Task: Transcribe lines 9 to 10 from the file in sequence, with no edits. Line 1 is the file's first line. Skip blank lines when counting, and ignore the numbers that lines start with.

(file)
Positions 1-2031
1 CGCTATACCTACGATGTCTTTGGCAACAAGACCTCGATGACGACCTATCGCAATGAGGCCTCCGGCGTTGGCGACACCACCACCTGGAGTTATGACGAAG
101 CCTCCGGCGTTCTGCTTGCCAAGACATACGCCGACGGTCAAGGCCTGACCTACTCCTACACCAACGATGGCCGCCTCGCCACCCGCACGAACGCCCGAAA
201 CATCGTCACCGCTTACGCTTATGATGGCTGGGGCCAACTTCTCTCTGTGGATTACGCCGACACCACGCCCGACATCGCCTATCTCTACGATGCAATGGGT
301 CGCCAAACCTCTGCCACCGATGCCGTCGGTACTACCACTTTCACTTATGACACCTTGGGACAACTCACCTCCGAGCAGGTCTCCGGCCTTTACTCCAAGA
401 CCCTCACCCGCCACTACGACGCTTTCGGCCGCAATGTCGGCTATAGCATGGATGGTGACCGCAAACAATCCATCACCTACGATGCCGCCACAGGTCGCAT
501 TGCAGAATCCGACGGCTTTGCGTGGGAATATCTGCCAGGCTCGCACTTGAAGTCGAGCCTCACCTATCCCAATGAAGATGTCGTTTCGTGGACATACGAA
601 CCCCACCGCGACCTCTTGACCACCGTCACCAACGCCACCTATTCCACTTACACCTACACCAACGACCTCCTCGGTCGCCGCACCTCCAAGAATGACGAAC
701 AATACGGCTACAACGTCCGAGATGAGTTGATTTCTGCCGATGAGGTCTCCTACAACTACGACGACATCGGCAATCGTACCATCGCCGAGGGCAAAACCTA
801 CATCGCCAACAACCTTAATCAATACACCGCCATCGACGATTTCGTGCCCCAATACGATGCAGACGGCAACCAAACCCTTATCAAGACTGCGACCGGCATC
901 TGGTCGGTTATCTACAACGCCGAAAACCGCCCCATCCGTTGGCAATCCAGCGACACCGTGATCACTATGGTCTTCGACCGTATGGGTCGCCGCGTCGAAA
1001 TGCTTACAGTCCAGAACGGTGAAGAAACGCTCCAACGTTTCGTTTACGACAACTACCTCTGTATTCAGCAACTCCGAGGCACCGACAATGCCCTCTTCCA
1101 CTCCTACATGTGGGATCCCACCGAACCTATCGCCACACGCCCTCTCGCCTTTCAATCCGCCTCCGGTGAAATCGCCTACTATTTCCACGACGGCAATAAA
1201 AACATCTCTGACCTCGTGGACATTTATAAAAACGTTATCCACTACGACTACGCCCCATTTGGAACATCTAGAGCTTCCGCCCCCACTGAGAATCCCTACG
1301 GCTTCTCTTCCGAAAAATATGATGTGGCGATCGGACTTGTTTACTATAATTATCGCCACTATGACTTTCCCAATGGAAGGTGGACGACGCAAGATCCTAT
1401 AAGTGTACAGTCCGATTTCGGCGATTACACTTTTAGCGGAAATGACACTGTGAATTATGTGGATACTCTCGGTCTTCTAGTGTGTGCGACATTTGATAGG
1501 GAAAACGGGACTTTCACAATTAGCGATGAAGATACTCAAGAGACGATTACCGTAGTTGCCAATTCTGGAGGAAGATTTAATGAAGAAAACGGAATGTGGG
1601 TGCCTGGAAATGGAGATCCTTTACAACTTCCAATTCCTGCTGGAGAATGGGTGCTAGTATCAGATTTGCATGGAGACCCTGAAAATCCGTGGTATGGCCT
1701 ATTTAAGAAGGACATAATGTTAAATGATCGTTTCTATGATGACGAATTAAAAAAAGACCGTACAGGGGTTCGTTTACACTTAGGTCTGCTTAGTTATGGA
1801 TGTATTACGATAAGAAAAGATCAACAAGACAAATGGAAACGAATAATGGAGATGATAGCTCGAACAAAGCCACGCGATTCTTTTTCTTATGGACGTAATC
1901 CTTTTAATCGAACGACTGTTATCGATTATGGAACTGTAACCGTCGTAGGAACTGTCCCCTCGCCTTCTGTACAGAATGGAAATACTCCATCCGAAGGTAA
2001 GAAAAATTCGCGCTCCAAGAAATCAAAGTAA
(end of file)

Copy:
701 AATACGGCTACAACGTCCGAGATGAGTTGATTTCTGCCGATGAGGTCTCCTACAACTACGACGACATCGGCAATCGTACCATCGCCGAGGGCAAAACCTA
801 CATCGCCAACAACCTTAATCAATACACCGCCATCGACGATTTCGTGCCCCAATACGATGCAGACGGCAACCAAACCCTTATCAAGACTGCGACCGGCATC